On Sunday, January 18, 1981, thirteen black youths attending a birthday party in Deptford, South London was killed in an alleged racially-motivated house fire. The New Cross Fire tragedy highlighted hostility between black Britons, the police and the media.
On the night of the fire, nine black youth died. By February 9, four more black teenagers had succumbed to their fire injuries. Before the New Cross Fire, black homes and community centers were targeted and burnt down. Many black Britons believed that the National Front (NF), a fascist group, was responsible for those incidents as well as the New Cross Fire tragedy.
Corroborated eyewitness accounts placed a ‘white man’ in an Austin Princess vehicle at the New Cross Fire scene. Witnesses stated that he threw a Molotov cocktail into the house party. Others believed, however, that the fire started from a dispute between revelers.
After several subsequent failed inquests by The Metropolitan Police, (the Met) black Britons were convinced that the police had failed the black community by not treating the thirteen black youths’ deaths seriously. Frustrated by the police’s inquests, on January 20, black Britons began organizing. ‘An assembly of the people’ consisting of five hundred black Britons was formed to investigate the killings. A week after the fire, 2,000 mourners gathered at the Moonshot Youth Centre in South London to pay their respects and to ‘devout themselves to the struggle for justice.’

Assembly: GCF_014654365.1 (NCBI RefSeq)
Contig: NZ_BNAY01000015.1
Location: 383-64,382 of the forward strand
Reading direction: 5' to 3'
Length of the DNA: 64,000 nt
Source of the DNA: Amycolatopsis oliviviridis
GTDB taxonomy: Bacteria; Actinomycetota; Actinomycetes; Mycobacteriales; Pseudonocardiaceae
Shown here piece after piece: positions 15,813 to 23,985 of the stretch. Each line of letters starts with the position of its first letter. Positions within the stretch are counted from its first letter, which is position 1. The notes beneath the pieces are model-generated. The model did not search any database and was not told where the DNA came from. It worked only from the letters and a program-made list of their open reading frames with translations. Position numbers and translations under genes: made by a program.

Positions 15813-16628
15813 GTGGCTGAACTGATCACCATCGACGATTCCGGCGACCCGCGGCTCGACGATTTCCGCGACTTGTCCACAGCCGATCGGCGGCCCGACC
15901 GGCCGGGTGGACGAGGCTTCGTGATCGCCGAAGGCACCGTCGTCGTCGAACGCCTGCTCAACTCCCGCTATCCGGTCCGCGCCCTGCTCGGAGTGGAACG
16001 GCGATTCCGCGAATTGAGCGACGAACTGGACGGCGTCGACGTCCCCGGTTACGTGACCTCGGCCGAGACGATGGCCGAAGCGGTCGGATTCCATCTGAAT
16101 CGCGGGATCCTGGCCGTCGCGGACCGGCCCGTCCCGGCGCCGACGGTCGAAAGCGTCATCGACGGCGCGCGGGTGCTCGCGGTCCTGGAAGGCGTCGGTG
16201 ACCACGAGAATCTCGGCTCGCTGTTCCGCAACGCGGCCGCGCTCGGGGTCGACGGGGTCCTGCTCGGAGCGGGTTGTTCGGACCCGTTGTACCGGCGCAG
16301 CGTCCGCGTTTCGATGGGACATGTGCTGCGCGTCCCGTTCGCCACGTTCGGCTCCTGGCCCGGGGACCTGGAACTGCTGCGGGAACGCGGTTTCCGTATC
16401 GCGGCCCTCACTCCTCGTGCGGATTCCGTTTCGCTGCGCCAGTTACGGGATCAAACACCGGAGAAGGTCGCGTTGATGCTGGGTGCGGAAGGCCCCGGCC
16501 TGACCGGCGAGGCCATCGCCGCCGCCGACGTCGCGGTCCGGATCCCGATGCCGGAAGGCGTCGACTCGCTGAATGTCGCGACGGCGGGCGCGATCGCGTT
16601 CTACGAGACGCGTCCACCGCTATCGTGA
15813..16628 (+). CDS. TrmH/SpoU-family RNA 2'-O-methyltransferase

It was through the ‘assembly of the people’ that black-Britons discovered that the police was ‘forcing statements’ out of black youths without lawyers or parents being present. Subsequently, the New Cross Massacre Action Group was formed and led by activists, writers, and civil rights campaigners John La Rose and Darcus Howe. They declared March 2, the ‘Black People’s Day of Action’ to demonstrate against the Met’s mishandling of the teenagers’ deaths. On 1 March, the Daily Mail falsely reported that several of the fire survivors were arrested and would face severe charges in what black Britons saw as an attempt to undermine the demonstration and the black community’s inquest into the house fire.
On March 2, an estimated 20,000 demonstrators including members of the Black Panther Party, Black Parents Movement, and Black Youth Movement, marched in one of the most massive demonstrations against racial injustice in British history. For ten hours campaigners marched eight miles from Fordham Park, South London to Hyde Park, Central London with placards stating, ‘Thirteen Dead, Nothing Said’ and ‘No Police Cover-Up.’
Weeks after the demonstration, ‘Swamp 81’, a plainclothes police operation, was launched in Brixton, South London, the heart of the black Briton community. In early April, an estimated 943 peoples were stopped and searched by the police under ‘Sus laws’, an addendum to the 1824 Vagrancy Act, and 188 black youths were arrested. Many black Britons viewed those acts the state’s retaliation for the ‘Black People’s Day of Action’ demonstration. From April to the end of the summer of 1981, several significant uprisings occurred in various British cities.
The New Cross Fire was a significant turning point in Britain in terms of black Britons, the police and the media’s relationship and intergenerational alliance to expose racism, injustices and the plight of black Britons. Today, the New Cross Fire remains unsolved. But, as Darcus Howe said on the 30th anniversary of the fire in 2011 it is ‘the blaze we cannot forget.’